Reflections on Exodus 17 & John 4
“Is the Lord with us or not?” How common a question is this?
In the story from the book of Exodus we are told this is what the people of Israel were asking, “Is the Lord with us or not?” At the first sign of trouble in many of our lives this is one of the first questions that slip from our lips as if we have been abandoned to some terrible fate that others excluded from. Sometimes it is expressed differently in the words, “What have I done to deserve this?”
Of course, the reality is that people everywhere, those of great faith and those of none, face various trials in their life, or as Jesus puts it God, “makes his sun rise on the evil and on the good, and sends rain on the righteous and on the unrighteous.”
Trying to make a connection between these trials of life and God’s actions is a complex and mysterious matrix to traverse, to the point at which many in our so called enlightened western community prefer to ask the question, “Is there a Lord or not?”
The source of such questions is based on whatever our personal understanding of God is. Do we believe in a god who micro manages our lives; opening doors for us; providing opportunities; or’ trials and tests as if all according to God’s plan? Or, do we believe that the world is independent of God’s action, and that we have freedom in our decisions, and there is a certain ordered randomness of the natural events which occur around us?
Maybe it is we because we ask such questions of God and ourselves that we find ourselves here this morning, not because we are people who have discovered the answers, rather because we are people still searching for answers – in this sense we quarrel with God.
But if we are to listen to Jesus teaching and to be followers of Jesus there are all sorts of questions raised by what he says and does.
Consider for a moment the story of the woman at the well. The circumstance of her interaction with Jesus suggests she is a woman who might indeed have some significant questions for God about how her life has unfolded. Her conversation with Jesus certainly indicates that this is the case, but her questioning also involves a desire to listen and to find out more.
Jesus for his part thought speaks in cryptically symbolic language about living water and he names one of the key issues of her life:
“You are right in saying, ‘I have no husband’; for you have had five husbands, and the one you have now is not your husband. What you have said is true!”
There is a danger in listening for what Jesus might say to any of us, because it is more than likely he will name some home truths about who we are and what we have done in our lives, despite the fact we may see ourselves as faithful church attendees.
Jesus constantly had jibes for those who considered themselves to be the upstanding members of the Jewish community – the so called holy people of his day: the Scribes and Pharisees. We should be wary of thinking that Jesus’ jibes do not apply to us because consider ourselves holy people.
For example, Jesus raised serious questions about the distribution of wealth and power and given that everyone in this room is rich we must hear Jesus words to the rich young man as particularly confronting “Sell everything you have and give it to the poor.”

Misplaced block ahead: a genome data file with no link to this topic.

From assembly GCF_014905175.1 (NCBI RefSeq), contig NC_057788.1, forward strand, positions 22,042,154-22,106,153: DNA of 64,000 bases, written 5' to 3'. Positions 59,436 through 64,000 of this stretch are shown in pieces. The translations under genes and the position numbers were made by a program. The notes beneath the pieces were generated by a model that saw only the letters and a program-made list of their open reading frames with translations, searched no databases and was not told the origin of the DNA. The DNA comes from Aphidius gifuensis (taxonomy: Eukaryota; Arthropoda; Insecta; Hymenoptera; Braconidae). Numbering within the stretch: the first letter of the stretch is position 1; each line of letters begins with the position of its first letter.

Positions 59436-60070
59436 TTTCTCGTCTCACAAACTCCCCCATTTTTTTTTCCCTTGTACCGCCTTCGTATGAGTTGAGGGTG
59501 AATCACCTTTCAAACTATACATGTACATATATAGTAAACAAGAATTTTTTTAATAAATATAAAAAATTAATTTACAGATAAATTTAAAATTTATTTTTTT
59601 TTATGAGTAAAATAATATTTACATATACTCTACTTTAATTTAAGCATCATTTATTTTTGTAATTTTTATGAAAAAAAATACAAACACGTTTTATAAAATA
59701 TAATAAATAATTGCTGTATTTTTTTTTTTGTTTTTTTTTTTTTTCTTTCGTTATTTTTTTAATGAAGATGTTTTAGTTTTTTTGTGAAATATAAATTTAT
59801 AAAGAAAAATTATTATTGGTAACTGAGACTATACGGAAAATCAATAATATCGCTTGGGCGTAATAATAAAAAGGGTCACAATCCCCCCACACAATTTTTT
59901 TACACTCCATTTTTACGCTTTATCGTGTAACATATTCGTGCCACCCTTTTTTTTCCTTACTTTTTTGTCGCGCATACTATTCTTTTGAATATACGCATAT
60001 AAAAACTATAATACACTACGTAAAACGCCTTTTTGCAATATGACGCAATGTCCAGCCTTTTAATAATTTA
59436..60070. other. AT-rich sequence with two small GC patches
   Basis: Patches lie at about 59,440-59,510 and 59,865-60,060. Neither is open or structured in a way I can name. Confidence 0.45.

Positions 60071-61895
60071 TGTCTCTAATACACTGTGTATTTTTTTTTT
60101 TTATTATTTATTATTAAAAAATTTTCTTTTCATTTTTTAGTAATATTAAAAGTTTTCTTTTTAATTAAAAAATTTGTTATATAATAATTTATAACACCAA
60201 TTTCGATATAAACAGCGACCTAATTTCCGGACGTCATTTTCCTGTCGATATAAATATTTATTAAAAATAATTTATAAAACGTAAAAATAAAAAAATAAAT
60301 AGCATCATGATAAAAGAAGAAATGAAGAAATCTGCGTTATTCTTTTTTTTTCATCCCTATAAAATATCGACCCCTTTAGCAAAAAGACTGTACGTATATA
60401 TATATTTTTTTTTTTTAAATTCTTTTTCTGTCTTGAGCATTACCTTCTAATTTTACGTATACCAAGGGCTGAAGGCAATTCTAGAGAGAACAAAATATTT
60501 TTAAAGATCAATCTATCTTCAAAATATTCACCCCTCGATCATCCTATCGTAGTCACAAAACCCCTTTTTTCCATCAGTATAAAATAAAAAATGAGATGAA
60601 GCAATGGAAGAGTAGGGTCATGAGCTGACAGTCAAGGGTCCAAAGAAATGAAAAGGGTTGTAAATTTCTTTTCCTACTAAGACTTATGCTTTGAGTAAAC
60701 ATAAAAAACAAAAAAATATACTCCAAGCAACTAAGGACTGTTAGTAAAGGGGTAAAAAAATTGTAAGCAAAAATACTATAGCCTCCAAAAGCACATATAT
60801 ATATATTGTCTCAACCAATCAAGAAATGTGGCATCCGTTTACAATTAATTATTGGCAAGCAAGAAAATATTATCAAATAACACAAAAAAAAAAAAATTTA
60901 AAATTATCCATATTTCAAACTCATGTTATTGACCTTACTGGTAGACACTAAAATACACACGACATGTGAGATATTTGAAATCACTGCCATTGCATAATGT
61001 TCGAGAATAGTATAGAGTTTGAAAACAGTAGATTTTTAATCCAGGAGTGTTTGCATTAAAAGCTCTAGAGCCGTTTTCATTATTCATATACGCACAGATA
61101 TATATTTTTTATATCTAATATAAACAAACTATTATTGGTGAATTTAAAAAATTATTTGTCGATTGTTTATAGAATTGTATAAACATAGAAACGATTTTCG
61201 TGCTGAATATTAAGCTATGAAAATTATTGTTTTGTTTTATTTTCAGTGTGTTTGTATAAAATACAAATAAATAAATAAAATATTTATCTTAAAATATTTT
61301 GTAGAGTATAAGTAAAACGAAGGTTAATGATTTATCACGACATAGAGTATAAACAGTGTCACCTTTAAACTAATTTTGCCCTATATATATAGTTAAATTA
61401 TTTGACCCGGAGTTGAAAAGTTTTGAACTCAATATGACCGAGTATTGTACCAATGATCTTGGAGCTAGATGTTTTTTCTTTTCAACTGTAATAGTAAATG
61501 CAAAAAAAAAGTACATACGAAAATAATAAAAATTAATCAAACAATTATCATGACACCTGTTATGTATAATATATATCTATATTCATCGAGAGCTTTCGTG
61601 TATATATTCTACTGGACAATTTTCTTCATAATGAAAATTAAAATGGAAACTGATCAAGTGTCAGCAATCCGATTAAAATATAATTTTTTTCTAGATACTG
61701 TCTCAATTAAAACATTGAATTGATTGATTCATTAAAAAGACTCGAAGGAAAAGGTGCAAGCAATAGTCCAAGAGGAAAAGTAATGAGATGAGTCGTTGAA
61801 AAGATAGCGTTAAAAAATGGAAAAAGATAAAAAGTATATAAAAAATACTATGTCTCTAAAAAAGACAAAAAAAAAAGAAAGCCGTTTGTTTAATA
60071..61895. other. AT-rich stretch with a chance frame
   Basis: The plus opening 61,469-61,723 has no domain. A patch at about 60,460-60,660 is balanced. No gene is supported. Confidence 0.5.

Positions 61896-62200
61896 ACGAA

Moreover, Jesus preserved his blessings for those who were poor, those who were hungry, those who were mourning and those who were in prison.
And Jesus injunction to those who follow him was that they should go and share the good news in word and deed teaching others so that the world might come to believe.
The Jesus that many of us would want to follow is an upright citizen who would not ruffle feathers or cause us to question our position and place. However, the Jesus who the woman meets at the well is the same Jesus who turns over the tables in the temple: he challenges but the religious, economic, social and political systems of his time.
Put bluntly we have sought to domestic Jesus so that following him does not cost us too much.
I think that John includes the questions that are not asked of Jesus and the woman by the disciples precisely because they were the questions on their minds “What do you want?” or, “Why are you speaking with her?”
In short the disciples were offended. Part of the irony of the story is that it is the woman with whom Jesus has had this chance encounter that goes off the to share the good news of her experience with Jesus whilst Jesus is teaching the disciples that this is precisely what they are supposed to be doing, “see how the fields are ripe for harvesting.”
The Samaritans of Sychar believe the woman’s story and up the ante proclaiming that Jesus is not only the Messiah but he is indeed the Saviour of the world. Given the tension between Jews and Samaritans in Jesus day this is an amazing outcome from the story, one that questions the very core of the disciple’s beliefs and ideas about their own religion.
Ultimately, the promise of the woman at the well is that Jesus is with us, Jesus is with unexpected people in unexpected placed. Or, to go back to Exodus, the Lord is with us. This is the hope that we cling to despite our inadequacies as Jesus disciples that God is with us, that God is for us and that the future which is unfolding is God’s future.